Chief executive Justin Reeves has resigned at Hawthorn in the wake of the club’s woeful start to the season.
Reeves announced his departure at a meeting with the Hawthorn board with the team sitting 16th on the ladder after collecting just two wins from their first 10 matches.
The ongoing racism investigation at the club has placed Reeves under pressure even though the alleged incidents occurred before he started his role five years ago.
The Hawks have been divided by factions in recent times following the departure of controversial former Victorian premier Jeff Kennett as president late last year.
Hawthorn are yet to release an official statement about Reeves falling on his sword.
Davis returns to better Magpies club
Ex-Collingwood champion Leon Davis admits he was nervous about taking on a job with the Magpies due to some previous “not so great” experiences.
But the former electric forward believes the AFL powerhouse is now a welcoming and inclusive club for Indigenous people.
Davis and his then teammates Andrew Krakouer and Heritier Lumumba fell out with the Magpies, declaring “nothing has changed” following the 2021 Do Better report into allegations of racism.
Having made peace with the club, Davis is now employed in assisting the Magpies in their attempt to build a culturally safe environment, with Krakouer joining him on a part-time basis.
“I’ve had a lot of great experiences at this club. There were some times that weren’t so great,” Davis said on Wednesday.
“Coming back and sort of not knowing what I was walking back into, as much as I could prepare myself, probably wasn’t going to be enough until I got here and was back day-to-day.
“To be on this journey, and all be together, side-by-side, and all wanting to do better, it’s been fantastic.
“It makes First Nations people’s jobs a lot easier to not do all the work and have that support from non-First Nations people at the club.”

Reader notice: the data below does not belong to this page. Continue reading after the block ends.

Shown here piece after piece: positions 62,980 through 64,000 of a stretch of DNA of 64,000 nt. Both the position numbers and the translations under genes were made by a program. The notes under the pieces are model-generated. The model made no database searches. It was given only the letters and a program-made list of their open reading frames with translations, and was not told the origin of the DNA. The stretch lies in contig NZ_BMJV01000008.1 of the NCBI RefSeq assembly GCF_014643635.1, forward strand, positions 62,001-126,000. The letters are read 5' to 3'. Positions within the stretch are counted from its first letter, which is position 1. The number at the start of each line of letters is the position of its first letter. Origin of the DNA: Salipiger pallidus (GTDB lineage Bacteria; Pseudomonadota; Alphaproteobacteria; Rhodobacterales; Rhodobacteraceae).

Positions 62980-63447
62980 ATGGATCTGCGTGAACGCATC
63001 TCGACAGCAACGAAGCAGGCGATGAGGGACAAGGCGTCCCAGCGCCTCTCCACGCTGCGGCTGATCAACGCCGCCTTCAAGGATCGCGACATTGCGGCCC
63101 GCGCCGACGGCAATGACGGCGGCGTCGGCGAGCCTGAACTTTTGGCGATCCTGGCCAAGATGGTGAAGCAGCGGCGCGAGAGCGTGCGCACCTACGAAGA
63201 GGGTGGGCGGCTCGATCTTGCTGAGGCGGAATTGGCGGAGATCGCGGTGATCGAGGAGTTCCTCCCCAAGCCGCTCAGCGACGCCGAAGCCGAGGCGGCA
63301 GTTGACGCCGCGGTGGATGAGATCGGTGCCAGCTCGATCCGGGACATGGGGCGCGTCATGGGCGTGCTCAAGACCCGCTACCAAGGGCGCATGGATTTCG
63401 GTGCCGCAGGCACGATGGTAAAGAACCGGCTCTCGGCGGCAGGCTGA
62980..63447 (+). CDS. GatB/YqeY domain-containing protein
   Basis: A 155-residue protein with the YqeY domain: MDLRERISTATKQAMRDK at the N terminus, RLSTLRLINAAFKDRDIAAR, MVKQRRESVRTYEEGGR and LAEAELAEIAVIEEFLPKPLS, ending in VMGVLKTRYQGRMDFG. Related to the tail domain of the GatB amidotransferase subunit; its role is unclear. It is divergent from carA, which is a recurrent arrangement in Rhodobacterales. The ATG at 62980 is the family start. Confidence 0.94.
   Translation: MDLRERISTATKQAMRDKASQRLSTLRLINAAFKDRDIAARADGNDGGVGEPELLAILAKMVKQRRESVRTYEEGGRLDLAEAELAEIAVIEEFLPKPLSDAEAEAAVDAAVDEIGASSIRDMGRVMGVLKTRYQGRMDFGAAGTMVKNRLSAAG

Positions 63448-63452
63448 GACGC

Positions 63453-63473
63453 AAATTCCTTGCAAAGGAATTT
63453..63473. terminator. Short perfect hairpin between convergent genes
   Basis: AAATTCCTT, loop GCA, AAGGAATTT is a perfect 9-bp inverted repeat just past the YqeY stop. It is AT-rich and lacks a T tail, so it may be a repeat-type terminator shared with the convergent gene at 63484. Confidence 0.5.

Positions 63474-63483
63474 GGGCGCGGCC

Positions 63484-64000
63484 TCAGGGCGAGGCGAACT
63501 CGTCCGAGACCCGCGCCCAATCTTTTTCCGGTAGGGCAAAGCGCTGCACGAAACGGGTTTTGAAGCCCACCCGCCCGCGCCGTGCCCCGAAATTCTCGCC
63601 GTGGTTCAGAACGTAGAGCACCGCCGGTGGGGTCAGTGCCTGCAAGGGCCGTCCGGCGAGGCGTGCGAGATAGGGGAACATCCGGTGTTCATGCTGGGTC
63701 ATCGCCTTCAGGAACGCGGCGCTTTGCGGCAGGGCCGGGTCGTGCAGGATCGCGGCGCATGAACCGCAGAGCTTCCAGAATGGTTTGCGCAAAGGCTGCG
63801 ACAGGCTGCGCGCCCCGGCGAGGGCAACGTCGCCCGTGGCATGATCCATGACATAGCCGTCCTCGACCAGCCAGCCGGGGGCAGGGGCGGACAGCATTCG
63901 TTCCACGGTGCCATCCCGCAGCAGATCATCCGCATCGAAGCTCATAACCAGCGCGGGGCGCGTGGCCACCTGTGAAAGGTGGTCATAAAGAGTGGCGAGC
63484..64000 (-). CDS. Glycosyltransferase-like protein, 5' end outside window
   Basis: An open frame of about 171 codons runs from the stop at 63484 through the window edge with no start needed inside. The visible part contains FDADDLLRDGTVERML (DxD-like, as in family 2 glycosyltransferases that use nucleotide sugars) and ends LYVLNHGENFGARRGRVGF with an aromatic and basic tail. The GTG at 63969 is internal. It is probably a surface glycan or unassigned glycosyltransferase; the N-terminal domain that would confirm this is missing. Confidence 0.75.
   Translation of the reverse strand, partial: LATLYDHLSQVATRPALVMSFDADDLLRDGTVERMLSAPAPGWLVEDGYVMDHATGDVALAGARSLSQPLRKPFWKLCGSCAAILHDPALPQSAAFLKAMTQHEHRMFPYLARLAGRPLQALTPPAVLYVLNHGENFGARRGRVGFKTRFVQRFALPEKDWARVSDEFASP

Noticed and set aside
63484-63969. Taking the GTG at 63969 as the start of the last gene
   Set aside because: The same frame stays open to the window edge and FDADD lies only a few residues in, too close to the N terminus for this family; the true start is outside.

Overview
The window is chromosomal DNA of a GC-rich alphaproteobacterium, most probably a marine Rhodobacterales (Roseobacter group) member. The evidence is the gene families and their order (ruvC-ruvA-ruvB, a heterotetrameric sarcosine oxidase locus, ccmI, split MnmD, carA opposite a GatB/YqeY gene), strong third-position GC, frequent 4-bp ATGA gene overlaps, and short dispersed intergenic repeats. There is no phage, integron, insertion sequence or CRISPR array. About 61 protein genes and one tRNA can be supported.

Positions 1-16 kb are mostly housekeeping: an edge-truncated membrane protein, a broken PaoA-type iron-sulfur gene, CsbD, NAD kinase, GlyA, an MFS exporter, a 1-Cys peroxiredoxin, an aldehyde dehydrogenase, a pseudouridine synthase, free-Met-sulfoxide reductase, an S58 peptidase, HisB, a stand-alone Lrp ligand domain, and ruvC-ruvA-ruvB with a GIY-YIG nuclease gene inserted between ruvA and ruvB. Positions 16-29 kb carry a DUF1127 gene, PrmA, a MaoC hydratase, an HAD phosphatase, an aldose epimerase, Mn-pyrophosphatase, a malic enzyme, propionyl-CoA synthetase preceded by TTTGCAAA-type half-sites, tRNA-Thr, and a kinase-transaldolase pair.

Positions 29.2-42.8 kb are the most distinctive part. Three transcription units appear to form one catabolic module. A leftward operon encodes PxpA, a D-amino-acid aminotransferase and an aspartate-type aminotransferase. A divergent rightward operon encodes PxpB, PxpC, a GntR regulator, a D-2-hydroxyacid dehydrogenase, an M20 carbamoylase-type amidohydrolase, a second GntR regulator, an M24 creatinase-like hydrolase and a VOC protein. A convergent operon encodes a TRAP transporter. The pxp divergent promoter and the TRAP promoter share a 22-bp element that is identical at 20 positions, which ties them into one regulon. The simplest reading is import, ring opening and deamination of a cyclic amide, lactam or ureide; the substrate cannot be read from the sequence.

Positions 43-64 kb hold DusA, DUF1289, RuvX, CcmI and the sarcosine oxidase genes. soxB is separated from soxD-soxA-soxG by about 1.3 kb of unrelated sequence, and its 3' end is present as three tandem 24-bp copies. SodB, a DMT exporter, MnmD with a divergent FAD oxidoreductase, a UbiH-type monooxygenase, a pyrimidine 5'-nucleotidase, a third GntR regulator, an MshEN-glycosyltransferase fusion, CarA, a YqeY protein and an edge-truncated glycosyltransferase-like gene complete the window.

Collingwood have taken major steps to try and heal the wounds of the past, in April this year formally apologising to the St Kilda champion Nicky Winmar and his teammate Gilbert McAdam for the appalling abuse directed at them at Victoria Park in 1993.
Davis stood alongside former teammate Steele Sidebottom on Wednesday, ahead of the midfielder’s 300th game for Collingwood.
Sidebottom will become just the fourth Magpies player to reach the milestone when he runs out against North Melbourne on Sunday.
The pair developed an instant bond when Sidebottom arrived at the club during the 2008 draft, staying close even after Davis retired at the end of 2011.
Sidebottom said he had witnessed major changes off-field during 15 years at Collingwood, and cherished his friendship with Davis.
“I’d love to be able to sit down with someone that doesn’t know about Leon’s culture and be able to give them a story on where he came from and the way he grew up,” Sidebottom said.
Hunter cops ban at tribunal
Melbourne midfielder Lachie Hunter will miss Saturday’s clash with Fremantle at the MCG after failing to have his one-match ban overturned at the AFL Tribunal.
Hunter was reported on the spot for a high bump on Connor Rozee after his right hip collected the sliding Port Adelaide midfielder in the head.
Rozee wasn’t seriously hurt by the incident, but the match review officer deemed Hunter’s forceful front-on contact as careless conduct, medium impact and high contact.
Lawyer Adrian Anderson, acting for Melbourne, argued Hunter was contesting the ball and only turned his body to brace for contact at the last moment.
Anderson’s alternative submission was that contact was caused by circumstances out of Hunter’s control given that Rozee lunged forward instead of gathering the ball “in the ordinary fashion”.
Hunter was twice called upon to give evidence during the 90-minute hearing.
“I believe I tried to show duty of care both to my own body and Connor’s,” Hunter said. “I stopped dead in my tracks once I realised there was going to be contact, so that’s the duty of care to Connor.